I've experienced some changes this year over the behavior last year and I am wondering if any of them are further related to this.

    Last month I have had a problem with the distribution fan limit switch. I was able to get my dealer to provide me with the part. The new one is better but acts differently. I set it per the manual, but it was cycling the fan pretty often, like one minute on, one minute off. I decreased the lower limit setting about 10 degrees and it seems to be better now.

    I cleaned the cumbustion blower before I replaced the limit switch in case I was not getting a good mixture. It was not too bad and I didn't note any change in the flame height after the cleaning. I cleaned out the chimney before start up and have it scheduled to do again this weekend. The chimney is 4 feet vertical and 8 feet horizontal. The basment Bilco door is not very well sealed (yet) so we don't need an outside air kit (yet).

    Went through about 2 tons of pellets last year (January to April) and almost a ton so far this year. My house is relatively new construction, only 1400 sq.ft. and well insulated, with a good southern exposure for heat efficiency.

    At the end of the season last year, when the unit had to cycle more often becasue of warm days and cold night, the ignitor burned out. It was the old style ignitor, and a new style igntor was installed.

    I bought a ton of pellets from a local distributor and another from Lowes last year. I bought some from Walmart this year that claimed to be Premiun Hard Woods, but the ash content was much higher that what I had last season. I am trying a really low ash brand from a stove shop for my current fuel.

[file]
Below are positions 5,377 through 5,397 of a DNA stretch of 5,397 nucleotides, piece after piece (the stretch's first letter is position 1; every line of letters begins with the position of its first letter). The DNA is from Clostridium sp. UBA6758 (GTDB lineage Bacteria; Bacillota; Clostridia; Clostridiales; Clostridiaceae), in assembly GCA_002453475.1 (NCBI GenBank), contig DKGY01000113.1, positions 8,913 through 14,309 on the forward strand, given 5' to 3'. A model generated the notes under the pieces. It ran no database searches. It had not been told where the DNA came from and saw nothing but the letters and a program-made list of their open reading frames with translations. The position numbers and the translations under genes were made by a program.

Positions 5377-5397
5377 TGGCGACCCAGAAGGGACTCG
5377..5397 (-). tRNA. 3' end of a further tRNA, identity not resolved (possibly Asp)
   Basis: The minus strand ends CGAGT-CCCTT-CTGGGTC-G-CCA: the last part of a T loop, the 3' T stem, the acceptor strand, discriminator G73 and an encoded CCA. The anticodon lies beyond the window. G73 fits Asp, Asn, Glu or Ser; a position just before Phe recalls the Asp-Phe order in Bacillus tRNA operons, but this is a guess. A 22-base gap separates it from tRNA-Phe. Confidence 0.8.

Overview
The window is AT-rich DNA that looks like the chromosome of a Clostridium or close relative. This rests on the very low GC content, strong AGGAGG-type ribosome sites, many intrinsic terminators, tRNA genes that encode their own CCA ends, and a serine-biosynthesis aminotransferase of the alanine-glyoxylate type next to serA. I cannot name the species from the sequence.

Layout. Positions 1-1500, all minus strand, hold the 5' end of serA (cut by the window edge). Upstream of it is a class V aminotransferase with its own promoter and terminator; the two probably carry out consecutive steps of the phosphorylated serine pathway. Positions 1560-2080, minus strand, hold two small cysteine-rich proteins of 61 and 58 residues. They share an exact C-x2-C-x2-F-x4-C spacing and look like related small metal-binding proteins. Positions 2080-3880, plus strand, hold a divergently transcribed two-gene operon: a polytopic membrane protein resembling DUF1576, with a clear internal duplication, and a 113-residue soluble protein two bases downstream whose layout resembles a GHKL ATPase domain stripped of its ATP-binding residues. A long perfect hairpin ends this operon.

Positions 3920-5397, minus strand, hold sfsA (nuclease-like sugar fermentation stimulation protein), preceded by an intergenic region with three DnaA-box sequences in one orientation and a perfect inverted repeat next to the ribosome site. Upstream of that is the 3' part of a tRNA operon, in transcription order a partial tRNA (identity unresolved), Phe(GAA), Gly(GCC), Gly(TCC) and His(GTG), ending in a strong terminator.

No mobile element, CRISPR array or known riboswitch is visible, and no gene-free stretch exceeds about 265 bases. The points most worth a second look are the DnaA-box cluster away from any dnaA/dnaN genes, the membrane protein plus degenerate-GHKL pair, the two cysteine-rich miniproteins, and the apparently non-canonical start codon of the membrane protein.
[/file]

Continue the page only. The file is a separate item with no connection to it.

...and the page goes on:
So I wonder if any of these three things could be a factor in the burn pot failure:
    new ignitor
    failed fan limit switch
    cheap pellets
    (Now the really fun part is going to be getting a service call scheduled. :-S )
  21. exoilburner

    exoilburner Feeling the Heat

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    Welcome to the forum Ar-ef-bee; good to have another PF100 owner participating here. Getting to be quite a few of us. Was curious if your distribution fan control/ HI limit switch is located 11 inches above the top of your furnace cabinet and mounted on center of the duct? If not you may have to compensate for it being out of position for the factory adjustments. You may need to have a certified HVAC person adjust it for the correct fan control and high limit set points. You could copy his settings and how he figured it. The High Limit adjustment is an important safety feature that will shut down the fuel feed to the furnace if the duct temperature gets too high.

    Also this would probably get a better response if you started a new thread.

    [​IMG] [​IMG]
  22. Ar-ef-bee

    Ar-ef-bee Member

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    South East, PA
    Thanks for the prompt reply! I really brought this up here because it seemed to be a pre-cursor to the bubble forming in the pot.
    Actually the fan limit switch is placed exactly as the manual requires is and I didn't fool with the high limit. I realize how important that is.
  23. Skippydo

    Skippydo New Member

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    Loc:
    Butler, Pa
    Still hard to believe with all the problems with the burn pot bubble, that this being my 4th year for the PF100,
    both mine and my sons, we have not had any issues with the bubble.
    When the burn pot is cleaned, that is the first thing that I check.
    I have used various brands to pellets.
    Doing something right, praying to the right person....NO, you can't have their name...haha
  24. wil lanfear

    wil lanfear Feeling the Heat

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    vermont
    I know that you run your furnace in manual, continuous burn, hmmm, I'm wondering if this might be the reason why you aren't having the issue with the burnpot.
  25. Ar-ef-bee

    Ar-ef-bee Member

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    Loc:
    South East, PA
    This may sound odd, but what chimney type and length are you using Red D? My thought is that back pressure from a long chimney could keep the heat from dissipating in the fire box, causing the steel to heat past it's recommended use.
    If your prayers go to the church of the Steelers, that would explain a lot.